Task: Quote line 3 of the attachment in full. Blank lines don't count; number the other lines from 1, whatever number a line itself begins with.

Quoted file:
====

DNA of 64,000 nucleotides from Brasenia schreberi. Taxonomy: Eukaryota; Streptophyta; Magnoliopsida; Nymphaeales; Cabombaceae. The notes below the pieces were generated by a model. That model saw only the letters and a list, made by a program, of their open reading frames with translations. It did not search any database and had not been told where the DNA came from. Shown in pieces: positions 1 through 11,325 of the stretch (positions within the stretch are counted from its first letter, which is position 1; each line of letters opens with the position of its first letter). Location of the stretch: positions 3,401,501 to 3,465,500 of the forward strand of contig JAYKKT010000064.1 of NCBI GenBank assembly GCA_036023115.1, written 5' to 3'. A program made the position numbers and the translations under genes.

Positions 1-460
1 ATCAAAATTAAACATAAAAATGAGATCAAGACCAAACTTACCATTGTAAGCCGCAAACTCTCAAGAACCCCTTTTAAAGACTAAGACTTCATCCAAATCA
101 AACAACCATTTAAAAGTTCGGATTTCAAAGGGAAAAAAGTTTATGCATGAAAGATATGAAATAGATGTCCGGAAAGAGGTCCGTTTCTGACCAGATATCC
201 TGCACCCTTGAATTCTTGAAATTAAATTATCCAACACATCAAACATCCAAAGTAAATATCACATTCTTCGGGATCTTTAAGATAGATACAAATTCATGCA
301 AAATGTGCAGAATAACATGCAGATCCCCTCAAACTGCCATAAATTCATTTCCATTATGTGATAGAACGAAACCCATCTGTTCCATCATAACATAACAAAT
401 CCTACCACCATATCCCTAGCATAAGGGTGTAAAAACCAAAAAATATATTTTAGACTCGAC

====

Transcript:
1 ATCAAAATTAAACATAAAAATGAGATCAAGACCAAACTTACCATTGTAAGCCGCAAACTCTCAAGAACCCCTTTTAAAGACTAAGACTTCATCCAAATCA